Nikon Z 6 for Wildlife Photography Versus the D850

The Nikon Z 6 was one of the company’s first attempts in the full-frame mirrorless camera market. How does it fare with wildlife photography and its unique challenges?

Two months ago, wildlife photographer Michael Aagaard left his trusty Nikon D850 behind to begin using the Nikon Z 6 for his work. In this video, he reviews the strengths and weaknesses of the Z 6 that he experienced in the field and compares the newer mirrorless camera to his D850. Aagaard notes that he has only used the Z 6 with firmware version 3.0 released earlier this year which improved autofocus performance and even added Animal Detection AF.

In the pros column of the Z 6, Aagaard praises its low light capabilities, reliability for video, the EVF advantage over optical viewfinders, its silent shutter mode, and its compact size for travel. Over on the cons side, he mentions the size again as it can also be uncomfortable to hold without the optional MB-N10 Multi-Battery Power Pack, its poor battery life, the autofocus for fast moving subjects, and its lower resolution when compared against the D850.

Check out the full video above for a deep dive into all Aagaard’s thoughts between the Nikon Z 6 and D850.

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David Pavlich's picture

Imagine you've spent a small fortune to go to Churchill, Manitoba to photograph the polar bears. You've spent the first day on one of the buggies and got some great shots with your Z6. You get back to the hotel and grab the lone memory card out of your Z6, pop it into your reader and up on your laptop appears 'No Data'.

The guy that was next to you on the buggy that had a D850 has a card failure as well. BUT, the other card in the D850 is fine. Just sayin'.

Black Z Eddie .'s picture

I don't know Nikons, but, doesn't the Z 6 have a usb port where you can just connect it your computer. So, even if the card doesn't read on your computer, if you were able to preview the images on the camera, couldn't you just download directly from the camera.

Jason Frels's picture

Imagine you do all that with your [any name brand] camera with dual card slots and you get back to the hotel and find out that the camera failed and corrupted all of your files as it was writing them to both cards. Same thing. There's always another weak link. Your only solution is to duck tape two cameras together.

Eivind Larsen's picture

Imagine that you come back to your hotel with your two cameras duct taped together, someone steal your car with the gear... maybe you should have brought two cars.

David Pavlich's picture

The extra card is added insurance. It's mandatory for me. What it is for others is no concern of mine. I just point out the fact that cards aren't 100% fail proof. And just so you know, I've never had a camera give up the ghost, but I did have a car failure.

Eivind Larsen's picture

I've never had a card failure, but I've had Nikon D90 totally die on me in Uganda and had to be sent to Europe and back for repairs, I've had my camera bag stolen, my car stolen, my motorcycle stolen...
If I was shooting paid work at one-off events, I probably would want dual memory cards.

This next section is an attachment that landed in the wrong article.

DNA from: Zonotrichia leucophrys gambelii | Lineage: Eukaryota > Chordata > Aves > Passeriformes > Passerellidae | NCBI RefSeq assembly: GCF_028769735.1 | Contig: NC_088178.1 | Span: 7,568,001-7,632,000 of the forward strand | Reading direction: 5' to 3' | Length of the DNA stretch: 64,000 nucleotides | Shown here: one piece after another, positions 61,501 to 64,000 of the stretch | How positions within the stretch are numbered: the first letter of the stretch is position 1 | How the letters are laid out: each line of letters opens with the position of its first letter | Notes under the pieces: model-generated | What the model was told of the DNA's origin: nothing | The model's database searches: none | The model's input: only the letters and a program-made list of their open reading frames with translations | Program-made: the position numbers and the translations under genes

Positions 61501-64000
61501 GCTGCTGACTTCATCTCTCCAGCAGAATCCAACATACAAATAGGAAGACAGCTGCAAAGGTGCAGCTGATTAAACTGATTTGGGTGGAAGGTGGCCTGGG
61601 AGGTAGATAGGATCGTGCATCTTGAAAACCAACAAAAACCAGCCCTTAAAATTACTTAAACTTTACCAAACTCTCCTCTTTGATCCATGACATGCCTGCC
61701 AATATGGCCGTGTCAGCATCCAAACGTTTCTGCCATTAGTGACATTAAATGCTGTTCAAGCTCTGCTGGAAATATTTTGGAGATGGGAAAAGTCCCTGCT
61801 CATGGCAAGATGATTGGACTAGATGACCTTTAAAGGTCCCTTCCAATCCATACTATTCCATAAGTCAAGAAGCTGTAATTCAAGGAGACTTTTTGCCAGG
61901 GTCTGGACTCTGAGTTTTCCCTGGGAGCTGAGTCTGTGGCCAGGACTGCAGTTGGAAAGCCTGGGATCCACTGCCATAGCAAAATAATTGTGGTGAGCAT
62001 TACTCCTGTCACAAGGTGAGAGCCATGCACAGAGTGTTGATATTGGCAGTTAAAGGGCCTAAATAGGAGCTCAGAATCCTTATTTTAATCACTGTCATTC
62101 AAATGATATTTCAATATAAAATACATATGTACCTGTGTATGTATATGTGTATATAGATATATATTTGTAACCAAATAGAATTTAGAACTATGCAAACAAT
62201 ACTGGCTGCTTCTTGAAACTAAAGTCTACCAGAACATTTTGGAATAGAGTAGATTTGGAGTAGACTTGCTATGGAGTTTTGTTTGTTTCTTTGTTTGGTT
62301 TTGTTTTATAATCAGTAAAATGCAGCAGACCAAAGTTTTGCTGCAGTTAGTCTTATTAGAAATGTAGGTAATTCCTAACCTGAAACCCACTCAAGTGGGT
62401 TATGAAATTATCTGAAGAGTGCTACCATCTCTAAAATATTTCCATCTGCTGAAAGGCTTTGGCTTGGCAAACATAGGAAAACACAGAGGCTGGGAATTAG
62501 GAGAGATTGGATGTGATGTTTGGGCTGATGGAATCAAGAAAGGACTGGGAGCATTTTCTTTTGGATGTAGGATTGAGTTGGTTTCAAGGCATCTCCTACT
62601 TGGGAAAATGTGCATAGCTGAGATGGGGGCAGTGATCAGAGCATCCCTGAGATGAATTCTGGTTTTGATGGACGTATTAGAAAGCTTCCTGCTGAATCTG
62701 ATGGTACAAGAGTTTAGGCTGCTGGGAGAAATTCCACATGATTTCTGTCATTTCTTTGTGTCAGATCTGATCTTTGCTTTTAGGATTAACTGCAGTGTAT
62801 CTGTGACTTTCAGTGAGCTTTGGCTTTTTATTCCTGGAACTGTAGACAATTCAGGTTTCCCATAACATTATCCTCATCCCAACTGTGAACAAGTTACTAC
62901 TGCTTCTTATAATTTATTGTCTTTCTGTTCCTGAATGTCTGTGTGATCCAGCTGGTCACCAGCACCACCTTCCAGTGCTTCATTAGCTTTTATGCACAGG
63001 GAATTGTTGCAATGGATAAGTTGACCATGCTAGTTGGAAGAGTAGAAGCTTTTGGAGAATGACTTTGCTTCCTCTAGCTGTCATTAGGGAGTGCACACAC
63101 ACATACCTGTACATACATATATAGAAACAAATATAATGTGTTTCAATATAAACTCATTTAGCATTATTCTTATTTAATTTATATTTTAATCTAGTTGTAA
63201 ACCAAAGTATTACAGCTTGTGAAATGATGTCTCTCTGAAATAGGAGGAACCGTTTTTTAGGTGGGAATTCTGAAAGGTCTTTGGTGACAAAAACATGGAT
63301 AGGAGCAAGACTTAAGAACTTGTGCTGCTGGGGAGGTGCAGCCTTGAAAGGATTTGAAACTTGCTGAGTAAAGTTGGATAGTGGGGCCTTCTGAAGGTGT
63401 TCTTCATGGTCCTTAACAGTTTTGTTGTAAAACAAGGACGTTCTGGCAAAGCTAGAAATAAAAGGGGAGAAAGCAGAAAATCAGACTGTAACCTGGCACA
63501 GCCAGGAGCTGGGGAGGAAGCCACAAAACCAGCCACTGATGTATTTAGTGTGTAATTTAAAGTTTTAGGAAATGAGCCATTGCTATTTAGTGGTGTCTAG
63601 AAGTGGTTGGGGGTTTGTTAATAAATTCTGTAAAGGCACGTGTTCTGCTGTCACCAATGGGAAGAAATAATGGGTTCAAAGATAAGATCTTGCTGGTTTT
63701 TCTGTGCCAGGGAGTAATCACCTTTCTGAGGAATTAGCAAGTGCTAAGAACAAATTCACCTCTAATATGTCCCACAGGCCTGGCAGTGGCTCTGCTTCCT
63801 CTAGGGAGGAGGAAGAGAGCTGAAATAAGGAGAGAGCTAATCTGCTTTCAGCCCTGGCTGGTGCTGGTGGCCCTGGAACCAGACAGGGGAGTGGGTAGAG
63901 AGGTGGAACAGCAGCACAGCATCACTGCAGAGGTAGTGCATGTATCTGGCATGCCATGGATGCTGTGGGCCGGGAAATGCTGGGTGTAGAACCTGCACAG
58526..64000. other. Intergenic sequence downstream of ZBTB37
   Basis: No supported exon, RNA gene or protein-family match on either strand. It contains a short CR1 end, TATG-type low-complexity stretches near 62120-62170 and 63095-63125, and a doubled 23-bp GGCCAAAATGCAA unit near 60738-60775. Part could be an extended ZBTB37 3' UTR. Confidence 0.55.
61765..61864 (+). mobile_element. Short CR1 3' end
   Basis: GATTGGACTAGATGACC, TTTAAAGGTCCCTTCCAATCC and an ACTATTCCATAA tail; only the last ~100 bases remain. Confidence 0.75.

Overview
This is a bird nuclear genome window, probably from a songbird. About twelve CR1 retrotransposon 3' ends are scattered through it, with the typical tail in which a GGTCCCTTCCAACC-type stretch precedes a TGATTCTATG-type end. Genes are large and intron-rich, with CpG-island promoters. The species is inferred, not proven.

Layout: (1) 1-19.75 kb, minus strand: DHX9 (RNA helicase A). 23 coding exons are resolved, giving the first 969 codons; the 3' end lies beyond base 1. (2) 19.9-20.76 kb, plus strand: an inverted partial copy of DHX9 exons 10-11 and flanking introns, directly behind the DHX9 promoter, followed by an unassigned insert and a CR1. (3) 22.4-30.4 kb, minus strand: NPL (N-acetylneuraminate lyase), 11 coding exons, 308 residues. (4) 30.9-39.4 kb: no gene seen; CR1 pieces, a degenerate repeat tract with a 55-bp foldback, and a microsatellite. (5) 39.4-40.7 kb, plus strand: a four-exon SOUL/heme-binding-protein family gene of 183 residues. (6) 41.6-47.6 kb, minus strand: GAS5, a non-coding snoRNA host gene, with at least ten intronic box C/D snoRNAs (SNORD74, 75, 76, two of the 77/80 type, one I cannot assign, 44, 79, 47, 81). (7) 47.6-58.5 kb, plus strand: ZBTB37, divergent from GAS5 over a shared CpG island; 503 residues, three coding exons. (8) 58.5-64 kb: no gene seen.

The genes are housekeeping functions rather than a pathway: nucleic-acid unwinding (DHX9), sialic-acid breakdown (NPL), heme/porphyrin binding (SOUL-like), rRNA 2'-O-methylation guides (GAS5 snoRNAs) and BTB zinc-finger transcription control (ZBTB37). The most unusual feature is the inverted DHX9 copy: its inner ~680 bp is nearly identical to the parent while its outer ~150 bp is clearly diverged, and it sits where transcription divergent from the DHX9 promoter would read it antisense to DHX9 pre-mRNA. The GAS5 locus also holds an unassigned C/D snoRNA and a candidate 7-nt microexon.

David Pavlich's picture

Sounds to me like a card failure would be a minor thing. :-)

Johan Doornenbal's picture

Imagine you only have one camera and you drop it into the water. Imagine you forget your battery. Imagine your forget your gloves and have to stay inside. Imagination is wonderful.

Shang-Hsien Yang's picture

Imagine you dropped your a9ii or EOS R5 into the water. Imagine after grieving for your financial loss, the camera has uploaded the photos to your internet storage.

David Pavlich's picture

Maybe this person with the bad memory or that has butter fingers should make a list or maybe keep his/her camera on a strap and the strap around his/her neck. Imagination is wonderful, indeed.

You're assessment is a list of human foibles. Now, if the card was handled poorly by your imaginary photographer, it's the fault of the photographer, but the card still failed. Maybe, just maybe, if the photographer had a two slot camera, the day would be saved.

Johan Doornenbal's picture

In my experience, good memory cards are more reliable than any human. I've ran dual cards since the 1D III, and when I switched to the EOS R, I just rotate through my cards every hundred photos or so. Sure, theoretically I could lose a few photos, but my keeper rate is massively higher than it ever was with the 1D III, 7D II, 5D III, 5D IV, etc.

David Pavlich's picture

For sure. However, I'm not willing to take the chance that the few photos that I might miss because I only had one memory card just might be that one in a million. I'm not willing to chance that if I'm shooting a one off event that I may lose even 1 photo due to the fact that I only had one memory card. Clients pay for results. Any added insurance that I can have to ensure that I produce what the client wants is prudent in my eyes.

Jaran Gaarder Heggen's picture

I used my Nikon D2x for nearly 16 years, I still have the same 4 CF cards, never had a single card failure...
300k + exp.
World is a strange place...

Only thing I always did was to format the cards before any shoot in camera, and once in a while, do a full format on a PC and then reformat in camera, and have the the camera on service and cleaning at least once a year...

Nick Bentley's picture

I use the Z6 along side a D5 for my work shooting sports I have never in the year plus I’ve used the camera had any issue with cards. Or ever had an issue with a xqd. If your so worried my smaller cards and swap them. 2 card slots in reality used to be needed because of the quality of as cards but it’s not the be all and end all. It’s just another easy way to hate on a perfectly good camera.